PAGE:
Friday, 15 February 2008

Virgin's Bid to be blocked

Northern Rock’s leading shareholders are preparing to vote down a rescue proposal from Sir Richard Branson's Virgin Group despite the looming threat that the beleaguered mortgage bank will be nationalised if a deal fails. Virgin’s offer will be opposed by RAB Capital and SRM Global, the two hedge funds that are the Rock’s largest investors, who between them hold a 19.68% stake in the bank.

Legal & General Investment Management is the third-largest owner of Rock shares, with a stake of 4.79%. Together, the three investors are within a whisker of owning the 25% required to block a Virgin-led rescue. The only way the Government could bypass a Northern Rock shareholder vote would be to force the bank into administration, but that would be a legal minefield.

A final government decision on its future could come as early as this weekend. SRM has taken legal advice that has concluded that if the Government nationalises Northern Rock, it must pay shareholders the book value of the bank, estimated to be 400p a share. This runs counter to the Government’s legal advice, which states that shareholders should receive the market value of the bank, less the value of support so far offered through emergency loans from the Bank of England.

The Bank has lent about £26 billion so far and has taken an estimated £91 billion in liabilities on to its balance sheet. (source: Timesonline)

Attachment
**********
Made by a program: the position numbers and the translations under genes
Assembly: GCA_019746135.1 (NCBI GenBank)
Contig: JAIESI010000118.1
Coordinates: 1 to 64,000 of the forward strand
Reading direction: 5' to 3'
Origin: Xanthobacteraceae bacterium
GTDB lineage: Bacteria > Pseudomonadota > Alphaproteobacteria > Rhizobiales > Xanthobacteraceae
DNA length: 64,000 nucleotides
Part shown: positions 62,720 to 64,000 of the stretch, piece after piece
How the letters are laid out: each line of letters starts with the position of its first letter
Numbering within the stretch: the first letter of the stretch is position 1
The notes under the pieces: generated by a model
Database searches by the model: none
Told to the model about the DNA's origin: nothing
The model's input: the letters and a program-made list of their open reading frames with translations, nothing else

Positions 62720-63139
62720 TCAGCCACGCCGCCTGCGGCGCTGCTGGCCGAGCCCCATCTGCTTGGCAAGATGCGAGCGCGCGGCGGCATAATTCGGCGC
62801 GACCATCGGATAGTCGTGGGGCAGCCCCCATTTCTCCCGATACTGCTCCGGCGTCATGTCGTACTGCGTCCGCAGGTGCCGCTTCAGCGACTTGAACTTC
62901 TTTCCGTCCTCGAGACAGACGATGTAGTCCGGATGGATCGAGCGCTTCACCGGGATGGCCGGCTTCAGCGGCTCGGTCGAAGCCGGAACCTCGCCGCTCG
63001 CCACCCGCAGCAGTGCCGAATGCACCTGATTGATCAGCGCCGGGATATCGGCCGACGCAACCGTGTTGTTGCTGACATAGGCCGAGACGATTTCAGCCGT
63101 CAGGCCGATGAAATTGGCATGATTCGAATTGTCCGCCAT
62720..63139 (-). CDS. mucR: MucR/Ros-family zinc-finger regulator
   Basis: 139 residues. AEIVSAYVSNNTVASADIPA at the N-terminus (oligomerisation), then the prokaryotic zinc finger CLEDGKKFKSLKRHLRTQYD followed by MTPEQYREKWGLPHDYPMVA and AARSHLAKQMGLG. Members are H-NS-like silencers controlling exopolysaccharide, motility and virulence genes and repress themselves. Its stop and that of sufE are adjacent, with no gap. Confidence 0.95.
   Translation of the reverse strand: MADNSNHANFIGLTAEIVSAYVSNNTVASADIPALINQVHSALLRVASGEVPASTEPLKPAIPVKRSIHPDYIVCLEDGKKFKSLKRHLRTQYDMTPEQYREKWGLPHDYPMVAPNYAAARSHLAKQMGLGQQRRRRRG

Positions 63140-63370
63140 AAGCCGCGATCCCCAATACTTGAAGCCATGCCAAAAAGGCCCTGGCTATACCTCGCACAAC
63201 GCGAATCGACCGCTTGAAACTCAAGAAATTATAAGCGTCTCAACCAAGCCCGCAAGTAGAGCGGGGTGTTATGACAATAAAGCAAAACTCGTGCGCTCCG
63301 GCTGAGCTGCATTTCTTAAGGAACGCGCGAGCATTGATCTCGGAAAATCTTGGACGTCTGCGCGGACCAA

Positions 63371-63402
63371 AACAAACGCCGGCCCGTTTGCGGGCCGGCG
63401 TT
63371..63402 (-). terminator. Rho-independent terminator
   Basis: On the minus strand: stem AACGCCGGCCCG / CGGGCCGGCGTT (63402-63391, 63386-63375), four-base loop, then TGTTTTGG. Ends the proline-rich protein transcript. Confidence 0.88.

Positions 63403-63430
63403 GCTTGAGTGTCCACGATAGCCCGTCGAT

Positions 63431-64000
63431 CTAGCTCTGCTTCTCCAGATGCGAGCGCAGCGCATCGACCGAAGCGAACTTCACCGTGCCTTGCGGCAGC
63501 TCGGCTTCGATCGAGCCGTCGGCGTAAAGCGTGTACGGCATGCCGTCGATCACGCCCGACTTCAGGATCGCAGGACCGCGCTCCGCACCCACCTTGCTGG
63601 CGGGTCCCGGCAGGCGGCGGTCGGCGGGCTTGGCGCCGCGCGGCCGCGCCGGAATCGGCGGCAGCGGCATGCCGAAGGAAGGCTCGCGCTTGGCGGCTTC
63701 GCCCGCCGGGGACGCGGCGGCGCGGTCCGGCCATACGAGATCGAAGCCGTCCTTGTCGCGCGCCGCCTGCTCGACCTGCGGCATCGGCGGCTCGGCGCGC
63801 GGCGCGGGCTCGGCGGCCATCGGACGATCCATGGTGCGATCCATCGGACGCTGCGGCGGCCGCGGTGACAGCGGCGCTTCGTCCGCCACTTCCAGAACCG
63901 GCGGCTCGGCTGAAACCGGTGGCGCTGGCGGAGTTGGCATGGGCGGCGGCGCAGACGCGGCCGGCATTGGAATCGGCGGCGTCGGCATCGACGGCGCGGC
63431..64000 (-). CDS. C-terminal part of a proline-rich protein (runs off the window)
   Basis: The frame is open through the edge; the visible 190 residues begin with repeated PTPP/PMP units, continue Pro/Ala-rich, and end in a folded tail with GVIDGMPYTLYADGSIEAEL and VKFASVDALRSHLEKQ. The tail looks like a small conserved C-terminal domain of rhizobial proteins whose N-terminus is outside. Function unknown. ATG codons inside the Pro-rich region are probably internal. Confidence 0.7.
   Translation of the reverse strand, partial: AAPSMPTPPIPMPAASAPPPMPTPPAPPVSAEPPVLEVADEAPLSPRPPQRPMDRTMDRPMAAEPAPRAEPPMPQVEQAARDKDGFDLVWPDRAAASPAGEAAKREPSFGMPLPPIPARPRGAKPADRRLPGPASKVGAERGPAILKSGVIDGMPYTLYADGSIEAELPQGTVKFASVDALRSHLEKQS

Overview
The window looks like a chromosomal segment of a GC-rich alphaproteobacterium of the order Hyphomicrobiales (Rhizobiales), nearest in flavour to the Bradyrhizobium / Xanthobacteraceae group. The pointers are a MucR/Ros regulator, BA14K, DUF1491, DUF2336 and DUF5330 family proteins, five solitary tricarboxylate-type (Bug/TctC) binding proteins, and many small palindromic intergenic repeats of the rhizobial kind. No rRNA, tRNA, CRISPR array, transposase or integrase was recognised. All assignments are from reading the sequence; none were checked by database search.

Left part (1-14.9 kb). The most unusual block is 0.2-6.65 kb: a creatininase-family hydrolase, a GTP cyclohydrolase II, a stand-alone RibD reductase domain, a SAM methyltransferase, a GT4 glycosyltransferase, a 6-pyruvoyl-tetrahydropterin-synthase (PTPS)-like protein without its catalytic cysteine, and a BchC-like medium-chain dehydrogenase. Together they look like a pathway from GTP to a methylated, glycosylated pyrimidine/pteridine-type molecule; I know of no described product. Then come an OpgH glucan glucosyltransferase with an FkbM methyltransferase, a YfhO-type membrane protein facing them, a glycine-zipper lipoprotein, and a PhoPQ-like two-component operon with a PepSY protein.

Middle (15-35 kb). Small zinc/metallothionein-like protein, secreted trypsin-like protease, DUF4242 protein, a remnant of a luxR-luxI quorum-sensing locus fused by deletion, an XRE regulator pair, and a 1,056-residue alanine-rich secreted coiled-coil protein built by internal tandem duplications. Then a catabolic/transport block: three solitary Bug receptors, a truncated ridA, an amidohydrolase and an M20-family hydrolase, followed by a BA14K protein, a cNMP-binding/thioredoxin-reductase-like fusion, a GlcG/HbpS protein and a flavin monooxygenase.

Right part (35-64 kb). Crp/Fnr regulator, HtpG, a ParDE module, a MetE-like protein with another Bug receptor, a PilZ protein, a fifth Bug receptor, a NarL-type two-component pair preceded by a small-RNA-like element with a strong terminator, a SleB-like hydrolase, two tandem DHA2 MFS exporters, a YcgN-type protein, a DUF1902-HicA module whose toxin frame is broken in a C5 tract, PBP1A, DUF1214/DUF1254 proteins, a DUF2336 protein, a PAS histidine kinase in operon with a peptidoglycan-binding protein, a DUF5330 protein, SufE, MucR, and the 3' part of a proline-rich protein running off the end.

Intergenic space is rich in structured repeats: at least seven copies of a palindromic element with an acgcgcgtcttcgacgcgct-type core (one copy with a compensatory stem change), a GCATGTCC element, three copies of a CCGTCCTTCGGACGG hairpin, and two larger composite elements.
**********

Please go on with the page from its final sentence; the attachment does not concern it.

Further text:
British Airways will pay $140 million (£71 million) in compensation to passengers affected by the carrier’s fixing of ticket prices after settling a class-action lawsuit in the United States. The settlement brings British Airways’ total pay-outs for conspiring to fix fuel surcharges to £338 million.

The lawsuit was brought by a US law firm on behalf of passengers who lost out as a result of British Airways and Virgin Atlantic conspiring to set the level of fuel surcharges, a supplemental fee added to air fares to cover rising oil prices.

Virgin’s action saved it from censure but British Airways was fined £121.5 million by the Office of Fair Trading for breaching competition law. The US Department of Justice fined the airline a further $300 million (£150 million) for passenger and cargo price fixing.

Virgin is thought to be paying $60 million (£30 million), but British Airways will have to pay triple damages because it did not expose the conspiracy. The size of the British Airways settlement may force it to put aside more money to pay further penalties. The airline is under investigation by European authorities for fixing cargo rates and may face a class-action suit from haulage firms.

Fifteen airlines have admitted they are part of the EU’s investigation into cargo price fixing, which also relates to the setting of fuel surcharge rates. (source: Timesonline)

Warren Buffett, the world’s second richest man, has built up an 8.6% stake in Kraft Foods, worth $4.32 billion (£2.2 billion), making him its largest individual shareholder. These shares were bought last year. It was revealed that Mr Buffett has spent $76 million (£39.37 million) on shares in UK drugs firm GlaxoSmithKline.

His investment in Kraft is being seen as a vote of confidence in the firm, which only last month posted a 6% decline in quarterly profits after it was hit by higher raw material costs. Kraft's best-known products include its eponymous cheese, Maxwell House coffee and Oreo cookies.

Mr Buffett bought the shares through his Berkshire Hathaway investment vehicle. (source: BBC News)

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